One Of The Reasons Why Linux 5.5 Can Be Running Slower
Written by Michael Larabel in Software on 29 December 2019. Page 2 of 3. 56 Comments

While initially the thinking was the regression(s) may have been due to the scheduler load balancing changes with Linux 5.5, it turned out not to be the case. But the culprit does explain partially why there may not have been much upstream attention to these problems and why the regressions weren't bisected and caught sooner.

With the first round of bisecting, the focus was on the Hackbench result given this test was generally seeing multiple times faster performance on Linux 5.4 and older... Very easy test to get started on for this bisecting mission.

The apparent cause of at least some of the Linux 5.5 slowdowns after bisecting turned out to be AppArmor.

In particular, bce4e7e9c45ef97ac1e30b9cb4adc25b5b5a7cfa / 341c1fda5e17156619fb71acfc7082b2669b4b72 appear to be the first bad state of the kernel.

apparmor: reduce rcu_read_lock scope for aa_file_perm mediation
apparmor: make it so work buffers can be allocated from atomic context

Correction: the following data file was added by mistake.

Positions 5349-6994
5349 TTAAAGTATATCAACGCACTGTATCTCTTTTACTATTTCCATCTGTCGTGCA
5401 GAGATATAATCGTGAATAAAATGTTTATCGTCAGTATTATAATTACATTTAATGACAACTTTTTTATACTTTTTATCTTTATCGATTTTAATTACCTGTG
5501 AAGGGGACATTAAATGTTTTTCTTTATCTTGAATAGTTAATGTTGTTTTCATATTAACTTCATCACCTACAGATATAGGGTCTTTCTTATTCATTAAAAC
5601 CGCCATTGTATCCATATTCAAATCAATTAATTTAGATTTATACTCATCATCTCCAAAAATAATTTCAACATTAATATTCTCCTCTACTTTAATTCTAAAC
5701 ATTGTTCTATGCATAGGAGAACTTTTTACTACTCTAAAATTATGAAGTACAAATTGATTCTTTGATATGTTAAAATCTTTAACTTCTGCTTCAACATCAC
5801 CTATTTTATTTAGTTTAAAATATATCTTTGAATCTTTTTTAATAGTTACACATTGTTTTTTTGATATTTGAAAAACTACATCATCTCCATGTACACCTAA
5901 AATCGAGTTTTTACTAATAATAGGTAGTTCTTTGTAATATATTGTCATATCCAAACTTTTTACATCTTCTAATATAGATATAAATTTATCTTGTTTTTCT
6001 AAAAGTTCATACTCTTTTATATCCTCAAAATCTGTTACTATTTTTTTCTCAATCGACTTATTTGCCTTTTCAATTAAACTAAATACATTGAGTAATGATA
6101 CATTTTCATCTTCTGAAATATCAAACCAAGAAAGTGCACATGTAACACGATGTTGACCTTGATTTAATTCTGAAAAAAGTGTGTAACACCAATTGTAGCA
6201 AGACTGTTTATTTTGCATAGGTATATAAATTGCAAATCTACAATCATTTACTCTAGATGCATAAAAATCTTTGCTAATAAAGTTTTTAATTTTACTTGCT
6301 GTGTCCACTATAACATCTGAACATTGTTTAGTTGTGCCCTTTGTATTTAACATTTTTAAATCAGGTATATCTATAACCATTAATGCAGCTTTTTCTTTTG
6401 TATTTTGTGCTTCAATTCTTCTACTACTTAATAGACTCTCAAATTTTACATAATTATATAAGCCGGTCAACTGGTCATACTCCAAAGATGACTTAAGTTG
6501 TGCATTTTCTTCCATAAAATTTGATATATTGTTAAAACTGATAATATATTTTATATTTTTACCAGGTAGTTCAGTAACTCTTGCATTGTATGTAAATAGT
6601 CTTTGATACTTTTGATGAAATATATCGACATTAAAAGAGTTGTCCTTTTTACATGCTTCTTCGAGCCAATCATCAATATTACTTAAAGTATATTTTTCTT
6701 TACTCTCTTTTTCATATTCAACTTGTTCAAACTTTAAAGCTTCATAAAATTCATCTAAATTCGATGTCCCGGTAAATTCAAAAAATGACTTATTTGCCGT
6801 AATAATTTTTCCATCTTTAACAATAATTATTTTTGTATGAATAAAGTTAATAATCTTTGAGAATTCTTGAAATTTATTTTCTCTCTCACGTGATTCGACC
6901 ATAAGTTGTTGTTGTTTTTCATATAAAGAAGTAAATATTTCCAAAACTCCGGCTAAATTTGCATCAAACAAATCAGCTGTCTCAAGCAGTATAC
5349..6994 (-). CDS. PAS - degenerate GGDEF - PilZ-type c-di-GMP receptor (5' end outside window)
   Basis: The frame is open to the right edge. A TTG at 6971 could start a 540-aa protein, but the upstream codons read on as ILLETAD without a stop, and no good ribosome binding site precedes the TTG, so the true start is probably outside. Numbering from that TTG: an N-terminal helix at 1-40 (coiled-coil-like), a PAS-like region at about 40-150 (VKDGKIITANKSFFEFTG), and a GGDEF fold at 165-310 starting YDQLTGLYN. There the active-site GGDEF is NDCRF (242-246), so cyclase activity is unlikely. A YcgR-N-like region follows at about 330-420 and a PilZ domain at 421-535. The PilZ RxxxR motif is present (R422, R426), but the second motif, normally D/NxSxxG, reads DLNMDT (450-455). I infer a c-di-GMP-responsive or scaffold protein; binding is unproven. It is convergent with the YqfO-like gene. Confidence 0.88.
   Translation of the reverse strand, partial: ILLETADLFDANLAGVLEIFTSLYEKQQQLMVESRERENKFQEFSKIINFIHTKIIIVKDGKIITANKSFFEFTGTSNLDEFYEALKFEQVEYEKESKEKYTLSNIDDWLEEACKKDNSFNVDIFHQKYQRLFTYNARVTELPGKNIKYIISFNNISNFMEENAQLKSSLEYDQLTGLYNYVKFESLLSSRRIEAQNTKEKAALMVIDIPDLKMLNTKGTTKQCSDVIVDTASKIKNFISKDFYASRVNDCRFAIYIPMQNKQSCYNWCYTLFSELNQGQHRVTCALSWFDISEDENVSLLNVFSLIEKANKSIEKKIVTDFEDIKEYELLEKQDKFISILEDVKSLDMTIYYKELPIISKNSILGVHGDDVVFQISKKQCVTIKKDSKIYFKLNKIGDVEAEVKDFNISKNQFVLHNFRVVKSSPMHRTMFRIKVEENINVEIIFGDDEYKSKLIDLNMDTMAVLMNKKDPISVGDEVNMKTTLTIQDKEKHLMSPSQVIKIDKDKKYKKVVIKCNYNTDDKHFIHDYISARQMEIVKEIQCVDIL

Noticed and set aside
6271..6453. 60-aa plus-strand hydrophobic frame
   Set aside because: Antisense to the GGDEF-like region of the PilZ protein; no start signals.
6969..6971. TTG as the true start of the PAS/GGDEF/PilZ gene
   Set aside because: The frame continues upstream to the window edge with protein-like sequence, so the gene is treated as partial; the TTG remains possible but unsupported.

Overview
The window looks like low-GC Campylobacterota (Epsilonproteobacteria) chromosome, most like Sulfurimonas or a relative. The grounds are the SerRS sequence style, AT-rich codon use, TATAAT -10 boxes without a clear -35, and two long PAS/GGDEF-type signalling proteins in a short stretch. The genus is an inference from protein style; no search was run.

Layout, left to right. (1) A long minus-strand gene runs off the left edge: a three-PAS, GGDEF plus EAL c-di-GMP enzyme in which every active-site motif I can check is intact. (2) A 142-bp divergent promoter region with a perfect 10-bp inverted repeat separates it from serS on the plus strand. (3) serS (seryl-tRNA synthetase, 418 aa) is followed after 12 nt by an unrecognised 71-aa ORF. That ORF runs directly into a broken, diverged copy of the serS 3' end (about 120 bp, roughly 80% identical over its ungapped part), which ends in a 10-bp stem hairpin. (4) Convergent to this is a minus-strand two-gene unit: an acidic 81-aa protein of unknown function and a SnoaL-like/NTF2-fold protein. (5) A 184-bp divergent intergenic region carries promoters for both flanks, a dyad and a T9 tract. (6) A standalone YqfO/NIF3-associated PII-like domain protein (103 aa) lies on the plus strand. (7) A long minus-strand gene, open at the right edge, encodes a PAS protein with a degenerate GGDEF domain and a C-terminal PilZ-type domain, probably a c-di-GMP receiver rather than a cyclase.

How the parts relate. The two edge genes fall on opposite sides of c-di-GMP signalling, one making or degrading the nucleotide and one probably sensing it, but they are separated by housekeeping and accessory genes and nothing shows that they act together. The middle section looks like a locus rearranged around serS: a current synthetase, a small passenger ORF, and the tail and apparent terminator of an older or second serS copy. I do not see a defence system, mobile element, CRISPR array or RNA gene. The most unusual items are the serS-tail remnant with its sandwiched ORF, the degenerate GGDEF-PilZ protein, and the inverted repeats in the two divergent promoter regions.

Both of these are marked as fixes for the earlier AppArmor work of using a memory pool instead of per-CPU caches.

With AppArmor being most prominently enabled by default on Ubuntu and Debian, it explains why the likes of Red Hat's upstream developers and others weren't affected and thus not quickly jumping on the problem. Likewise, Intel's Linux performance engineers increasingly using Clear Linux and other platforms where AppArmor isn't used or at least on by default.

While Canonical in the past carried a reputation of not contributing significantly to the upstream Linux kernel, this has improved in recent years. In fact, the AppArmor patches in question were from a Canonical engineer. But still without as much upstream development/testing from them, that could explain why they didn't notice the problem sooner.

The kernel configuration I was used for testing was based on their convenient Ubuntu Mainline Kernel PPA archive, which has AppArmor as part of their default kernel configuration. The AppArmor configuration was also at all of its Ubuntu defaults, meaning all Ubuntu users likely would be affected assuming


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